“Our spring has come at last with the soft laughter of April suns and shadow of April showers.”
— Byron Caldwell Smith
Without a doubt, spring is a glorious time of year to pursue outdoor passions. Nature enthusiasts come in all flavors — from the dedicated gardener, to the athlete, to the hunter — and this issue has a little something for them all.
We are often guilty of forgetting about the treasures lying close at hand, and the Congaree National Park, in our own backyard, is certainly one of them. Whet your appetite for visiting this woodland wonderland of virgin cypress, tupelo, and pine this spring through our feature on page 62. Plan an excursion to enjoy the lime green of new April foliage as you meander the boardwalk over the swampy morass and explore the many miles of trails through the woods and along the riverbanks. And don’t miss our “Et Cetera” piece on the synchronous fireflies on page 120, a truly spectacular phenomenon that we are lucky enough to look forward to each May.
Tom Ryan offers a nostalgic picture of tranquility on page 28 where he explores his love of canoes, kayaks, fishing, and most importantly, paddles. Turkey hunting may seem like a similarly tranquil pastime, as the hunter literally tries to become one with nature … but as any avid hunter knows, engaging in a game of live chess with a wild turkey can unleash the body’s full stores of adrenaline.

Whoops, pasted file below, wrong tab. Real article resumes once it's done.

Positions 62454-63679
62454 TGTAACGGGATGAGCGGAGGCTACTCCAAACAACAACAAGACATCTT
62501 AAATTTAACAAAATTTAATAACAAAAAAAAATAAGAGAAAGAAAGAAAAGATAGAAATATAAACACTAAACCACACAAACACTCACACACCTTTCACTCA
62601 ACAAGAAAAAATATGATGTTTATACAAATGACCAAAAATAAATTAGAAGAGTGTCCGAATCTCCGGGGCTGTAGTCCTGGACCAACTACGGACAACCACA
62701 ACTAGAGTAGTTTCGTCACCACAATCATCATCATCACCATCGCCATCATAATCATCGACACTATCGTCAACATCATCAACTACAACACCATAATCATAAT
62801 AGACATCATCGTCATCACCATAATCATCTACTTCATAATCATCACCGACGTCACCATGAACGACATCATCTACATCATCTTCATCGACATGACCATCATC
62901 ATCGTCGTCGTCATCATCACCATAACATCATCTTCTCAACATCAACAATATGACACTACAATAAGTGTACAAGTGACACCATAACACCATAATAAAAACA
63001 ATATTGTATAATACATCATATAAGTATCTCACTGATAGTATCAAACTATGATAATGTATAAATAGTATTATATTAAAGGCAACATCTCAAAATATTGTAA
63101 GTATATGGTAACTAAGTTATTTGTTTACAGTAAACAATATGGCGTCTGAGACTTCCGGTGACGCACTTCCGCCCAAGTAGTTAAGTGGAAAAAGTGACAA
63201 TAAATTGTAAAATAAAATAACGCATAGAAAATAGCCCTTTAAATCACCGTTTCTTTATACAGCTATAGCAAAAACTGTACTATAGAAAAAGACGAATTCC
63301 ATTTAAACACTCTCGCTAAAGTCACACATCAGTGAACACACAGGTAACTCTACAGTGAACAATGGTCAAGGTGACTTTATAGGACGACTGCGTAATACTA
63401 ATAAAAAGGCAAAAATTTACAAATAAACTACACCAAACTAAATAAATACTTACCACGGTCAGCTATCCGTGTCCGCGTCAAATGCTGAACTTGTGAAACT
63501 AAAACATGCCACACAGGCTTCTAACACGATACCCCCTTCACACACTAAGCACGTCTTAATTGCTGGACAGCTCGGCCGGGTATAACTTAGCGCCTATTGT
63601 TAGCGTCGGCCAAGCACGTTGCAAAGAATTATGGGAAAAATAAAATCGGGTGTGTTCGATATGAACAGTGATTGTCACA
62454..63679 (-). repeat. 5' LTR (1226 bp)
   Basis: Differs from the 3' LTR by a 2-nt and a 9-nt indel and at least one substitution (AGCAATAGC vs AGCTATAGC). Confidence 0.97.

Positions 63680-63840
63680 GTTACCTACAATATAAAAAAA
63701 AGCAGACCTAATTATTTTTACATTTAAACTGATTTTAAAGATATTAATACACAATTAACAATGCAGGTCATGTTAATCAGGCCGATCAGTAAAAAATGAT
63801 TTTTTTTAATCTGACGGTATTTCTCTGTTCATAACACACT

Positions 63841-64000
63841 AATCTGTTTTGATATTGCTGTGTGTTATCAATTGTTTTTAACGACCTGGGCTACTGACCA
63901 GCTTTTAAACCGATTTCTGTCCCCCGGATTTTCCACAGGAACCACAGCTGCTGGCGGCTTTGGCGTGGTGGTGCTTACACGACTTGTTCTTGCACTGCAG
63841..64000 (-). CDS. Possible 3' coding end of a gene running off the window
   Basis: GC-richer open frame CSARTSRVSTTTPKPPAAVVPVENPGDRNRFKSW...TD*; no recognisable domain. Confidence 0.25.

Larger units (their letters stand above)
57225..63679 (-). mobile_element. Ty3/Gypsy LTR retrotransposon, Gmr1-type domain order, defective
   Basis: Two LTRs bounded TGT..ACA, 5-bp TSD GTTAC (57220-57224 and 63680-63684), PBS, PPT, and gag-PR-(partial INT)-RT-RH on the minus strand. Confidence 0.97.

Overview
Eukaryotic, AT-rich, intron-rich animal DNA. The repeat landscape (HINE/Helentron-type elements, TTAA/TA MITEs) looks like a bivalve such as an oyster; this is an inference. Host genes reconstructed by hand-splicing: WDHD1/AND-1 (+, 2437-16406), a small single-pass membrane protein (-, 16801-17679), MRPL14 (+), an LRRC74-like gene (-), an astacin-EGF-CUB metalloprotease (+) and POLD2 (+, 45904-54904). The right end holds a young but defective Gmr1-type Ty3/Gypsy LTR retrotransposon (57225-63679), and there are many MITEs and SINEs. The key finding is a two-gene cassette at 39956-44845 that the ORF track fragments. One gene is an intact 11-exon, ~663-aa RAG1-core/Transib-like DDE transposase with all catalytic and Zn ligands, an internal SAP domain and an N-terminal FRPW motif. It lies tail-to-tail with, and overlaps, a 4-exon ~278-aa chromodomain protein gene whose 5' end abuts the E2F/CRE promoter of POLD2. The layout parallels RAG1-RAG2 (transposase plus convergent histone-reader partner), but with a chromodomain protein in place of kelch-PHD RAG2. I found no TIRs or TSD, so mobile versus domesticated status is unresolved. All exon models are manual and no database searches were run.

For me, the deep, rattling gobble of an approaching tom sends an exhilarating shock up my spine every time.But the game all starts with a good turkey call, and for John Tanner, a worthy call is a lot more than how it sounds. The turkey hunting novice and experienced enthusiast alike will enjoy learning on page 68 more about the works of art that he crafts for the moment leading up to the ultimate checkmate — that of either a harvested turkey or a busted, befooled hunter.
For those pursuing adrenaline of a different sort, explore the Palmetto Baseball League on page 32 and the exciting level of play and sportsmanship that young boys are exposed to through this wonderful organization in our community. Lastly, for those seeking the refuge and oasis of your gardens this spring, turn to Jim Kibler’s article on page 98 to incorporate true South Carolina heirlooms into your vegetable plot this year and to Amanda McNulty’s insightful piece on growing lilies on page 92.
Wherever your passions lead, I hope you are able to enjoy some fresh air this spring!